Captain America's ending seemed to break the rules of time travel that the film had set up. As the Ancient One noted, once the Time Stone was removed from her reality and taken to the future (whereas it was not before), it would create a branching timeline. That wouldn't affect the core MCU reality; however, it would have terrible repercussions for the new alternate reality, which is why Steve Rogers returned the Stones. Except that Rogers went back in time and spent a lifetime with Peggy Carter. That should have also generated an alternate reality and not have impacted the core timeline except that Rogers shows up in the core timeline as an old man. Similarly, Loki escaping after the first Avengers' movie story instead of being captured for the events of Thor: The Dark World and Ragnarok would also result in an alternate timeline for that Loki. Otherwise, it would have drastically affected the core reality's history with the Reality Stone and the Space Stone/Tesseract. I predict the Loki escape scene will lead to this version of Loki running about the core MCU, which would unfortunately undo much of his character arc, one of the most interesting ones in the MCU. Similarly, reviving Gamora by having a past version of herself come to the future seems awkward because it retroactively eliminates all the character building we saw between her and Quill in the two Guardians of the Galaxy movies. Will we have to go through that again in the third film? In any case, Cap's ending does have a poetic quality to it. The present/future version of himself spends his life with Peggy and then the past version of himself gets revived from the ice and does all the superheroing while the retired version just sits back and watches, having gone through it already.
Nebula surprisingly has one of the biggest roles in the film. In my opinion, she was always one of the most interesting characters in the Guardians films. Thanos always preferring Gamora psychologically removed Nebula's humanity piece by piece just as Thanos literally did so to her physically, leaving her this husk of hate who still wanted to prove herself to her father. She overshadowed the generic Ronan as a villain in the first Guardians, and her reconciliation with Gamora was moving in the second. As per the time travel rules in this story, her killing her past self generated an alternate reality for that death, as her present/future self did not die, which again, makes Cap's old man appearance a plot hole. Nebula was very enjoyable here right down to her reactions playing with Tony Stark that open the film and her tenderness towards him.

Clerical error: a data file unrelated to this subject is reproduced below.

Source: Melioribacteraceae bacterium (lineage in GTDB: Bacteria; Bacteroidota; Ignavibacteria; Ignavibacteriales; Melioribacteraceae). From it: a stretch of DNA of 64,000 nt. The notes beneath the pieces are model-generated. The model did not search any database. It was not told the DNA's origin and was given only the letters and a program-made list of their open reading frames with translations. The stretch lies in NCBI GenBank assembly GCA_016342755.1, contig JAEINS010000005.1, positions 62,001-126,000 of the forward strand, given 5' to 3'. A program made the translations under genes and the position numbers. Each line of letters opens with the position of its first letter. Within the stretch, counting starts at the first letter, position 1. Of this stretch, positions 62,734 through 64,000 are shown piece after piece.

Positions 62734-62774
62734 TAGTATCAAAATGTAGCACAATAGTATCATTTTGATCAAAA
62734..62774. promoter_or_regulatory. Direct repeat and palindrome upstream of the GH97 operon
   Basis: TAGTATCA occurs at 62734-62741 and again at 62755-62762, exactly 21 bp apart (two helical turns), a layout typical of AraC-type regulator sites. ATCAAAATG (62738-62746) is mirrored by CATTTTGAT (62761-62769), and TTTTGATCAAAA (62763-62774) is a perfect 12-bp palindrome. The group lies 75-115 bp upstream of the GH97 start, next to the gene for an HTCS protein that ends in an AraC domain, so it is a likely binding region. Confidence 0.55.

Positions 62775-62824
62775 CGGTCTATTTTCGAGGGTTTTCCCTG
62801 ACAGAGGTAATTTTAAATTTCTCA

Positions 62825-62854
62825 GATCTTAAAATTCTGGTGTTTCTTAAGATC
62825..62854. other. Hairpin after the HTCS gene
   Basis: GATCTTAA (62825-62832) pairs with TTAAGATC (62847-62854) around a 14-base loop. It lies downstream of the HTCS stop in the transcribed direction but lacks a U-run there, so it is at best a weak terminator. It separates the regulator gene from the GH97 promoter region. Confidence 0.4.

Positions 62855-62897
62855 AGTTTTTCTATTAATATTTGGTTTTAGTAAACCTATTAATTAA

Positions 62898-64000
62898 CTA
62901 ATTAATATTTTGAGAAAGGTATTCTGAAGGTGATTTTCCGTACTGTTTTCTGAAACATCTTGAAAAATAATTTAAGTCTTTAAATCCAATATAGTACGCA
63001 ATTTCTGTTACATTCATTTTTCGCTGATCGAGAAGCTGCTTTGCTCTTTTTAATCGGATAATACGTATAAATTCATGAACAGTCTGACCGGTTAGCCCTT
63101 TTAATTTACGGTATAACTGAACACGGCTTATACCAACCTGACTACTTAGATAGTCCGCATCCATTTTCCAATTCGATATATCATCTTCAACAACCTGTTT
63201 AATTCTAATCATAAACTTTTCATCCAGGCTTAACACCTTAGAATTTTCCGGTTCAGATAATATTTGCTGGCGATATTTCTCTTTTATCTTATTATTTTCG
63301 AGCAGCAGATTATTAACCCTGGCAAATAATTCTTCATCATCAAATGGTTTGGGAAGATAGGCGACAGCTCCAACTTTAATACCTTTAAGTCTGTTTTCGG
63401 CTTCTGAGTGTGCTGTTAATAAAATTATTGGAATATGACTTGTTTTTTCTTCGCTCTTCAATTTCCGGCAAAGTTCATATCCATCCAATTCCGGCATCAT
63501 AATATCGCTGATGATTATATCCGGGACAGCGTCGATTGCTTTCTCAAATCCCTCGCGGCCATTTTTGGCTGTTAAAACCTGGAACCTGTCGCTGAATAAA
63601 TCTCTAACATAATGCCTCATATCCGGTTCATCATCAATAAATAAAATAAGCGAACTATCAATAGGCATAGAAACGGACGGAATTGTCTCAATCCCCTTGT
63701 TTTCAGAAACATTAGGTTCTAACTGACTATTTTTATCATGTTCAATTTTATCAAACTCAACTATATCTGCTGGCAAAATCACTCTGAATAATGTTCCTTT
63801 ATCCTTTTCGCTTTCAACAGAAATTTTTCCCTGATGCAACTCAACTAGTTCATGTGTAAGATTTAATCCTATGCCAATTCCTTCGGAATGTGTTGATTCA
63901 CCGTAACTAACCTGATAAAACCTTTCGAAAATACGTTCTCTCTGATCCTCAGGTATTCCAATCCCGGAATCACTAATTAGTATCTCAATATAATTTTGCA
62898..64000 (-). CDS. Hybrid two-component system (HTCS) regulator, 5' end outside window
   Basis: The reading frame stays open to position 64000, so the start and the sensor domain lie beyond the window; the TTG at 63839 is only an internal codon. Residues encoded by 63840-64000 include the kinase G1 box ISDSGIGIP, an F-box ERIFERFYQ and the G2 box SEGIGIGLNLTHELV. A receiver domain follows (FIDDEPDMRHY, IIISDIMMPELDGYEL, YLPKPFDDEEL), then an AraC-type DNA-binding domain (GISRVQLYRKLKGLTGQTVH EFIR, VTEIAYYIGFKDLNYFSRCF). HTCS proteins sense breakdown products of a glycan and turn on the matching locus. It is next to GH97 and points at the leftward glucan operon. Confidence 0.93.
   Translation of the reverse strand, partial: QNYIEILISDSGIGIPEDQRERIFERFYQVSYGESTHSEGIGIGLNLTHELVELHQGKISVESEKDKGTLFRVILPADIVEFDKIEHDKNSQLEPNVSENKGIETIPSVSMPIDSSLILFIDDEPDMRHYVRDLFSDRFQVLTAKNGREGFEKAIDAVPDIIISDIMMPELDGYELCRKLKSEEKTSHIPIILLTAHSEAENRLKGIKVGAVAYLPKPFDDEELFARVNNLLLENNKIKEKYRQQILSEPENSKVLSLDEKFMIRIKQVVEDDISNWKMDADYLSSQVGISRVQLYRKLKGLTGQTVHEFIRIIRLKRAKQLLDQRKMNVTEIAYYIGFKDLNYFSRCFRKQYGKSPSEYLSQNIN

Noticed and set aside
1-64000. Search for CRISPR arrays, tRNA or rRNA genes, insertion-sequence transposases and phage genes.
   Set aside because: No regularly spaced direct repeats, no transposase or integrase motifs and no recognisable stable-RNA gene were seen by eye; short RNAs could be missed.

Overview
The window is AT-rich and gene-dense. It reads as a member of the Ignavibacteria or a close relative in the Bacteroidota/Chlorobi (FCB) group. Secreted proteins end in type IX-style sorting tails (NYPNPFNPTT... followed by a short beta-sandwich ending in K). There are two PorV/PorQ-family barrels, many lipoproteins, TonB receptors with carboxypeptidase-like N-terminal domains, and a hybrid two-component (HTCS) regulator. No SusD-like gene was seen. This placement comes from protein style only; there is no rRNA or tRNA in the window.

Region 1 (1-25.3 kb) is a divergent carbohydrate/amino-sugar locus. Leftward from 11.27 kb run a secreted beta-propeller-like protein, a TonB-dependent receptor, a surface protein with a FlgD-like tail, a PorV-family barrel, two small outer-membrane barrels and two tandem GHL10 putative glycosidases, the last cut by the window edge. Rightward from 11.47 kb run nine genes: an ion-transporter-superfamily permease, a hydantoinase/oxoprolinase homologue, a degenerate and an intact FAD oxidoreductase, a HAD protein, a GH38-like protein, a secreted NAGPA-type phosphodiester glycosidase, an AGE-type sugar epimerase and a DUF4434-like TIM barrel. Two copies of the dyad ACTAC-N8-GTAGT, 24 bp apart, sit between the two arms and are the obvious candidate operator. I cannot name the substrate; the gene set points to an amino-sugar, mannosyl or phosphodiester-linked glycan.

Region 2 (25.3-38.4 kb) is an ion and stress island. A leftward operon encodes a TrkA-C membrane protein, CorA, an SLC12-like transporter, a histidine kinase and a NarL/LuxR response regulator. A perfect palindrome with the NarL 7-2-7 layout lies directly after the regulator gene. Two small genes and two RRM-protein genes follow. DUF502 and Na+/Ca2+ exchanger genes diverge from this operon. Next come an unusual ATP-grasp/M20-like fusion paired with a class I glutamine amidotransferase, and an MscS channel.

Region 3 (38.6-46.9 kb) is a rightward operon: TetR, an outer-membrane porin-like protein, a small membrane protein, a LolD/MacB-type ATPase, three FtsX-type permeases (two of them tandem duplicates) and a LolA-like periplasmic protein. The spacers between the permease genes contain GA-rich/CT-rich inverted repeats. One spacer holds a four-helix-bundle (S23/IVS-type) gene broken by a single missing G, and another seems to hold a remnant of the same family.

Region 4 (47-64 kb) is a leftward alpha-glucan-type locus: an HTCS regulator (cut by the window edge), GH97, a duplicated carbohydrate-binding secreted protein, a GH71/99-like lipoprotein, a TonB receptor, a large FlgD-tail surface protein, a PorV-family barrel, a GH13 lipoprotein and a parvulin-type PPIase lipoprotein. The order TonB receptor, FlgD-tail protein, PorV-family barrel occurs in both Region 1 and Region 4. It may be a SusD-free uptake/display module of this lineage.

The movie has a very clear 3 acts, the first hour is devoted to the repercussions of the snap, the second hour invokes time travel to recover the Infinity Stones from the past, and the third hour is the final confrontation with Thanos and a long epilogue. The first act takes too long, especially the unnecessary Ronin stuff with Clint Barton. The Thor section which aims for comic relief with him playing Fortnite with Korg and Miek comes off as too facetious and clashes with the tragedy Thor has experienced. The Black Widow section in which she has become the leader of a defacto Avengers works best. Perhaps surprisingly, there are no real actions scenes for practically the first half of the movie.
The second act of time traveling is a blatant exercise in callbacks to the many characters/actors who have appeared in the previous 21 films. We get Loki/Tom Hiddleston, Ancient One/Tilda Swinton, Frigga/Renee Russo, Jane Foster/Natalie Portman, Jasper Sitwell/Maximiliano Hernandez, Brock Rumlow/Frank Grillo, Alexander Pierce/Robert Redford, Howard Stark/John Slattery (de-aging not completely convincing), Edwin Jarvis/James D'Arcy (who only appeared in the Agent Carter show, not the movies), Peggy Carter/Hayley Atwell, and Hank Pym/Michael Douglas. It really demonstrated just how immense a universe Marvel had crafted in the past 11 years. All this was pleasurable yet frustrating because there was no emphasis in placing recognition on how important each character has been. Loki is short-shrifted considering his contribution to the franchise. Peggy Carter as well. While the Ancient One hasn't been so monumental, I was fine with her possibly getting the most screen time of the callbacks because Swinton is such a wonderful actress. I also enjoyed the continuation of "Community" cameos, here with Ken Jeong and Yvette Nicole Brown. The Russos directed many episodes of that great show. Also it was nice to see Joe Russo and Jim Starlin get cameos.
The final act has that greatest MCU moment when Thanos appears to be on the verge of victory, calling on his Black Order and army of Chitauri, then Dr. Strange opens portals for all the unsnapped MCU heroes and Cap finally says, "Avengers assemble!" This is followed by the biggest (in terms of number of characters) action scene in the MCU. Lots of characters get brief moments to shine, particularly Black Panther, Spider-Man, Scarlet Witch, and Captain Marvel. Valkyrie on her winged horse is one of the most enduring images from this battle. And yet, it feels a bit rushed. This would have been the prime moment for Hulk and Thor to tag team Thanos and get some catharsis for them. It's a satisfying battle, but not as much as it could have been.
Final nitpick: The 5 years that have passed between the two snaps creates some potential continuity issues. Why is Ned still in high school when Peter Parker greets him? Shouldn't he be in college by now? And is Ned now 5 years older than Peter? Cassie Lang is definitely older now (potentially allowing her to be Stature in later films).
THE POWER OF EMPATHY IN THE MCU: https://www.youtube.com/watch?v=zy1zKcddbNk
Posted with Mozilla 11.0 on Windows 7
|Alvaro's Comicboards powered by On Topic™ © 2003-2018 Powermad Software|